As it is natural for all wood to incline or follow the bending, which relative to bows, is termed "following the string," I have invented and adapted a "bow stock" after the following simple method, and which has been found highly serviceable. The bow stock, see fig. 2. plate 5. is a plain piece of deal about 6 feet. 3 inches long, 2¼ inches broad and 2 inches thick. Two small strap holes opposite each other are cut, about 3 feet from the bottom, and so far separated as to allow the handle of the bow to rest between them. Two other sets of strap holes are also cut at certain distances say at a foot, and at 18 in. from the centre, as at B, and C. for one half of the bow stock, and corresponding ones, for the other half. Instead of giving the bow a reversed sharp action after shooting, for the purpose of putting it in its wonted position, as is commonly the practice, place it on the bow-stock with the back upwards, or belly against the stock, brace it closely at the handle as at A, and moderately so at either of the other places for strapping as may be found necessary. Then the ends of the bow may be raised and fixed in a moderately reflexed position, by large pieces of cork, keeping the bow thus on the bow-stock for a few hours, will be found extremely serviceable, and be the safest method that can be adopted towards preserving its proper shape.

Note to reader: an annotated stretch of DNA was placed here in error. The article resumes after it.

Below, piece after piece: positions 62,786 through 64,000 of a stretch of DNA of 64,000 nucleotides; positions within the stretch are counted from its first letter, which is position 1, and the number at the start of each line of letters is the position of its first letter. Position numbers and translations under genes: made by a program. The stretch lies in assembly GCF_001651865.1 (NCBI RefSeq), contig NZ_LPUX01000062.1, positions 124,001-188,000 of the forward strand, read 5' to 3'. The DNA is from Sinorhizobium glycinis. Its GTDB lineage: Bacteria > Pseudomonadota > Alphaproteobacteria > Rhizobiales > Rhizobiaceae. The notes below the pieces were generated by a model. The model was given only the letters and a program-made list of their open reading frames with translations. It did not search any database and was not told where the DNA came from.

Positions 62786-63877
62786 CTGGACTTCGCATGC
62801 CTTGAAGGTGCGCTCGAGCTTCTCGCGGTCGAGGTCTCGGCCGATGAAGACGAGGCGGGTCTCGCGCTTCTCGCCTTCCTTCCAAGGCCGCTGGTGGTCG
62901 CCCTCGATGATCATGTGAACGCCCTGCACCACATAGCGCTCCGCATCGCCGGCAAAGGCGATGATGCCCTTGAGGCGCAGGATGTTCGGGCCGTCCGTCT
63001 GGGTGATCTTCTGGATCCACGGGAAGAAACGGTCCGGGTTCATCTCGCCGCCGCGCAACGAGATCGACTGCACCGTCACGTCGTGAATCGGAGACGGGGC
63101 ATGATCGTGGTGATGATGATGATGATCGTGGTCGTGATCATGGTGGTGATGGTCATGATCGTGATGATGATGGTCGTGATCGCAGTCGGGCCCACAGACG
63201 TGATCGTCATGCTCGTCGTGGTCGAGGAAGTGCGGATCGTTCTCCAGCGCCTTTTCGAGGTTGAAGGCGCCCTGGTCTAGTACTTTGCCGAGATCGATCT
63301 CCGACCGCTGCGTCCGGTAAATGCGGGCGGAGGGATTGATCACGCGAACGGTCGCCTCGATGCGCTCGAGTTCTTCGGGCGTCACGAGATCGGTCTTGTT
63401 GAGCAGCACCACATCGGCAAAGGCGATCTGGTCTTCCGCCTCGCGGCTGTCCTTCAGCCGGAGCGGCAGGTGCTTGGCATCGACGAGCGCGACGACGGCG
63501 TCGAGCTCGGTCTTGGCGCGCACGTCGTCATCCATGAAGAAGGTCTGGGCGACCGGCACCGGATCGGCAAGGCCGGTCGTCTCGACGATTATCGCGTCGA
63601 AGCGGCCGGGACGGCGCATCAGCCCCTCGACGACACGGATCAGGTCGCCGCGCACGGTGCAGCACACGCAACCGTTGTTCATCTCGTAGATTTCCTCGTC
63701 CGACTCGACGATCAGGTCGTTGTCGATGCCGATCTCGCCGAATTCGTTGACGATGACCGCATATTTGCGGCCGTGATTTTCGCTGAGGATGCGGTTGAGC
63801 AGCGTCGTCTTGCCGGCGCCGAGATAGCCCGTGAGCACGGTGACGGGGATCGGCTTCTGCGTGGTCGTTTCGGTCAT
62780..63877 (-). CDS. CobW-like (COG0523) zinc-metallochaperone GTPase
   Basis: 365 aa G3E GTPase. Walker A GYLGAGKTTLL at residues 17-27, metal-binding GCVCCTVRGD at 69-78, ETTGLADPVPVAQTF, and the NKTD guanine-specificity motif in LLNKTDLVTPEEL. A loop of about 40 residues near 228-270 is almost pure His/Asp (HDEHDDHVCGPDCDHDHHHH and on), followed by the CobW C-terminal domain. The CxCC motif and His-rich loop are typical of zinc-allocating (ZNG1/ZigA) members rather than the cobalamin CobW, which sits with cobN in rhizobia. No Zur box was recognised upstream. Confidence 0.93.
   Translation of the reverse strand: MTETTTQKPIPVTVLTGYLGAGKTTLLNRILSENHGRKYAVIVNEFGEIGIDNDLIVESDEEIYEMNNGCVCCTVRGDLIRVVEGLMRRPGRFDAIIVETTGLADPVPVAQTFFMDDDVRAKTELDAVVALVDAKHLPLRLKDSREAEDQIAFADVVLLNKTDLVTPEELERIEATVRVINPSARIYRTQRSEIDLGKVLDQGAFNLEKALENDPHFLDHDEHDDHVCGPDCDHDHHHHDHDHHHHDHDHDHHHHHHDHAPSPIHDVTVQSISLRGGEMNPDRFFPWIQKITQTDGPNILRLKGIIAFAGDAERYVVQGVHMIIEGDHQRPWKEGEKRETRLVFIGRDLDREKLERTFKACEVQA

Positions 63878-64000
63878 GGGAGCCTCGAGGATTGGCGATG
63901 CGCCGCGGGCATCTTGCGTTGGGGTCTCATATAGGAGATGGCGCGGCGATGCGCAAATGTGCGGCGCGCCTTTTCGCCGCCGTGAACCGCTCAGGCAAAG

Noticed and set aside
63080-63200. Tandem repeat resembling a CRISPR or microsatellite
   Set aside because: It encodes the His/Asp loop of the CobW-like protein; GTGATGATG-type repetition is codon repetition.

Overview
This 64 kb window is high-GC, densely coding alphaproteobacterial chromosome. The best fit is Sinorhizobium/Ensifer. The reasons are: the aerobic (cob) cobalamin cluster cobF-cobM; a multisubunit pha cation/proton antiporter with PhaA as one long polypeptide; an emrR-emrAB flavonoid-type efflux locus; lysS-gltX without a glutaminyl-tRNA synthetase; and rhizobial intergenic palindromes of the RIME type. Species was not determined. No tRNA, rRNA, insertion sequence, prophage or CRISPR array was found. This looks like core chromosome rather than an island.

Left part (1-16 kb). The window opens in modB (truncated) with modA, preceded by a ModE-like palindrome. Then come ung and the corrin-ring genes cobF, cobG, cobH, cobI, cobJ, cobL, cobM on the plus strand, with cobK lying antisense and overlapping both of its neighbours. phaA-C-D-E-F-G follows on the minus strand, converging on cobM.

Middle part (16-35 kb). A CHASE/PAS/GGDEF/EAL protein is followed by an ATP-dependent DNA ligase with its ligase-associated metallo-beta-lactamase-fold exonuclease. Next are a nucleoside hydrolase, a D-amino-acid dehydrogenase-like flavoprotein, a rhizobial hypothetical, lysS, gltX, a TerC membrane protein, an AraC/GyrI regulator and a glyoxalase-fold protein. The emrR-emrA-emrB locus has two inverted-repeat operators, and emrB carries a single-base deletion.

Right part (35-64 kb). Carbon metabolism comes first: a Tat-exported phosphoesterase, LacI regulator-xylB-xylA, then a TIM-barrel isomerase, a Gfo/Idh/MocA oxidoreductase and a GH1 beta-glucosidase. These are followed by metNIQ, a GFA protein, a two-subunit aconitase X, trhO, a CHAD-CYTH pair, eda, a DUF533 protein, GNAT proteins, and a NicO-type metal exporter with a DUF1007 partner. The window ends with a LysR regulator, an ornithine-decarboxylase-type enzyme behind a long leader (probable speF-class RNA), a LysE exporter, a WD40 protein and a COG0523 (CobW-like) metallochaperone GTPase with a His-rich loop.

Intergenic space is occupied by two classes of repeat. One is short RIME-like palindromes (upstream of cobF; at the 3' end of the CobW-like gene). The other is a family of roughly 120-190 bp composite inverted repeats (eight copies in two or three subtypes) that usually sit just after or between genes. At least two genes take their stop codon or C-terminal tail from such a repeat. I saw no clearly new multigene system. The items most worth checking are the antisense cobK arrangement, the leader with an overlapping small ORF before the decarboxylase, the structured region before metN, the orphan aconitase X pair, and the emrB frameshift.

OF THE TILLER.

The tiller, (No. 1, in plate 4,) is an instrument used in bow making, for regulating the bending of the limbs of the bow.

In the constant care necessary for the preservation, or for the well keeping of the bow; the tiller may be found very useful. New bows, particularly self ones, generally demand some trifling scraping for the sake of relief to one or both the limbs, after having been shot in a few months. In plate 4, No. 2, a bow is represented placed in the tiller, and drawn as far as may be necessary to the first, second, third, or fourth notch, each notch made at the several distances of eighteen, twenty, twenty-four, and twenty-seven inches. Thus any irregularity in the bending of the bow, may be readily seen, and soon rectified ; and such an instrument may be nearly as serviceable to the archer, as to the bowyer. Without very great care, however, it might prove more advantageous to the latter than to the former, as a bow may be soon ruined by injudicious scraping!

FEATS OF MODERN ARCHERY.